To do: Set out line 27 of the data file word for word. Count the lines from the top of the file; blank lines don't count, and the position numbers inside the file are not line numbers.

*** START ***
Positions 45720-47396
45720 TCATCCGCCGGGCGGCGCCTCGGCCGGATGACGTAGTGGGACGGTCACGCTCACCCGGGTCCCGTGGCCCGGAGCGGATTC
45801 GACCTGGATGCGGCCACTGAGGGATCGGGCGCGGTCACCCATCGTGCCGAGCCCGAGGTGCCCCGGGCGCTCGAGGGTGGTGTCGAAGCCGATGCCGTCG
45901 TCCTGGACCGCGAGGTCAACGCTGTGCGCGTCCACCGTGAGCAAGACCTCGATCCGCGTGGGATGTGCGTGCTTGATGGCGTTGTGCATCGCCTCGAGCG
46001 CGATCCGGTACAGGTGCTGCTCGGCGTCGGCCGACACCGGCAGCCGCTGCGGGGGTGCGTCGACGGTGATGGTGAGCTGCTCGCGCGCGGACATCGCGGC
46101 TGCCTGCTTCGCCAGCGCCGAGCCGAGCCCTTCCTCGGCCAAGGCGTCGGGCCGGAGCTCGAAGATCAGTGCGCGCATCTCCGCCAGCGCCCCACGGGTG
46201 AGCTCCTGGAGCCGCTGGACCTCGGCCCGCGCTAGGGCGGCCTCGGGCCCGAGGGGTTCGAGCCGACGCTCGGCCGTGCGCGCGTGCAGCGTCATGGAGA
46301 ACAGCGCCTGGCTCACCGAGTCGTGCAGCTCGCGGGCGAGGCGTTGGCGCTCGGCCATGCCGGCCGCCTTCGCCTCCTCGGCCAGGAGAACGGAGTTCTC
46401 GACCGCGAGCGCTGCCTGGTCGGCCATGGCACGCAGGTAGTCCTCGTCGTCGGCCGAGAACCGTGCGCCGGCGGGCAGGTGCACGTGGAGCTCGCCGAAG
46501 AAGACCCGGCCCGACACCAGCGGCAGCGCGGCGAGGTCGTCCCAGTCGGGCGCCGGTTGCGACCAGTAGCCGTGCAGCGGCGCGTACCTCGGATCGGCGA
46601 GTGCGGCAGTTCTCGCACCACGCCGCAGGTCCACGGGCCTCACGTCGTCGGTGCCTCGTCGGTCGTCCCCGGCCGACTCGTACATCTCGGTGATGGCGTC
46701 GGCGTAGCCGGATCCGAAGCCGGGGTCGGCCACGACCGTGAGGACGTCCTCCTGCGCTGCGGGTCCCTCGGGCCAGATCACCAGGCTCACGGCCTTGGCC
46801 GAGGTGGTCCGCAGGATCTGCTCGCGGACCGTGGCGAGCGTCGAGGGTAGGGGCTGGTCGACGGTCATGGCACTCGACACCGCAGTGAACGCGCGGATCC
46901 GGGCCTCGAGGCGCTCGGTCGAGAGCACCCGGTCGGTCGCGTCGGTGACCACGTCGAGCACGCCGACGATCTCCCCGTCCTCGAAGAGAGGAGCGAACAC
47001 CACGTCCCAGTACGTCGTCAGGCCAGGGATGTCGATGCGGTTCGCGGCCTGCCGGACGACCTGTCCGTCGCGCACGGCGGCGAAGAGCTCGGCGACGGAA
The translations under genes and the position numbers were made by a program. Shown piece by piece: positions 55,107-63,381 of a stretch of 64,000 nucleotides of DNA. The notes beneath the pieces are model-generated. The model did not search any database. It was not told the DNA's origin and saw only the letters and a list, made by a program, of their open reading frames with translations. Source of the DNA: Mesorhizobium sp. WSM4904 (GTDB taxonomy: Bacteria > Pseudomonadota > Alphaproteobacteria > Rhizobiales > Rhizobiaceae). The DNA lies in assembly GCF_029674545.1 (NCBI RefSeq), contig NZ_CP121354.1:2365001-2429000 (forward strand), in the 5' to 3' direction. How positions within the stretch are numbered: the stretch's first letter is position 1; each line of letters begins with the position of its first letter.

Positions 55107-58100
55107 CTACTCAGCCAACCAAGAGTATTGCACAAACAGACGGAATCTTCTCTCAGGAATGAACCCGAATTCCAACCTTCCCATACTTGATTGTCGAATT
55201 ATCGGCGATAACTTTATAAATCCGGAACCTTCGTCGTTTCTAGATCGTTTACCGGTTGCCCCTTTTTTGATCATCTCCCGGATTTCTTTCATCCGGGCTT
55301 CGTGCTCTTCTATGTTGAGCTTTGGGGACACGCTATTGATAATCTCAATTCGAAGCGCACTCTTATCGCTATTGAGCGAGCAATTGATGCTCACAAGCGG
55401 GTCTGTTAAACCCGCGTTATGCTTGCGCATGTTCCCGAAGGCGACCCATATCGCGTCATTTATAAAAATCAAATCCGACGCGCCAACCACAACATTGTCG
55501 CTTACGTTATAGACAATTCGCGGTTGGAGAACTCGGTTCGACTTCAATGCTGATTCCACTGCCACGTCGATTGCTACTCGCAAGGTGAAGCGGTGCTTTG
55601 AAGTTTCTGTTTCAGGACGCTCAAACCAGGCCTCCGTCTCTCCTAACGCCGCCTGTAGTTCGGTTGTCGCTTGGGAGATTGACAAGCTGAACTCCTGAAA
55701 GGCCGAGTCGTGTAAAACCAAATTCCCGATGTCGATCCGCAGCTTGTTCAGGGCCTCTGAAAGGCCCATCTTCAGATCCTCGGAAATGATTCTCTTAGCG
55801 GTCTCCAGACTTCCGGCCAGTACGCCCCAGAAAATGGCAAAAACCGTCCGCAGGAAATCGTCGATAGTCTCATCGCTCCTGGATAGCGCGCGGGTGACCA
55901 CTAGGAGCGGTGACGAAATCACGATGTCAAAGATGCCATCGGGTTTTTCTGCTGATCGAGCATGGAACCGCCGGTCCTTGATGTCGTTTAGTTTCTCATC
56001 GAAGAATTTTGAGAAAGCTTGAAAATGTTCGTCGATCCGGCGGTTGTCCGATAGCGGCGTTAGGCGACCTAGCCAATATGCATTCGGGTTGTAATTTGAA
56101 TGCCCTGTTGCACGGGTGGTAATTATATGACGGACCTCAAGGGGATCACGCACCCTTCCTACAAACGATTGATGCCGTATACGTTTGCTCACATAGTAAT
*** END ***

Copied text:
56001 GAAGAATTTTGAGAAAGCTTGAAAATGTTCGTCGATCCGGCGGTTGTCCGATAGCGGCGTTAGGCGACCTAGCCAATATGCATTCGGGTTGTAATTTGAA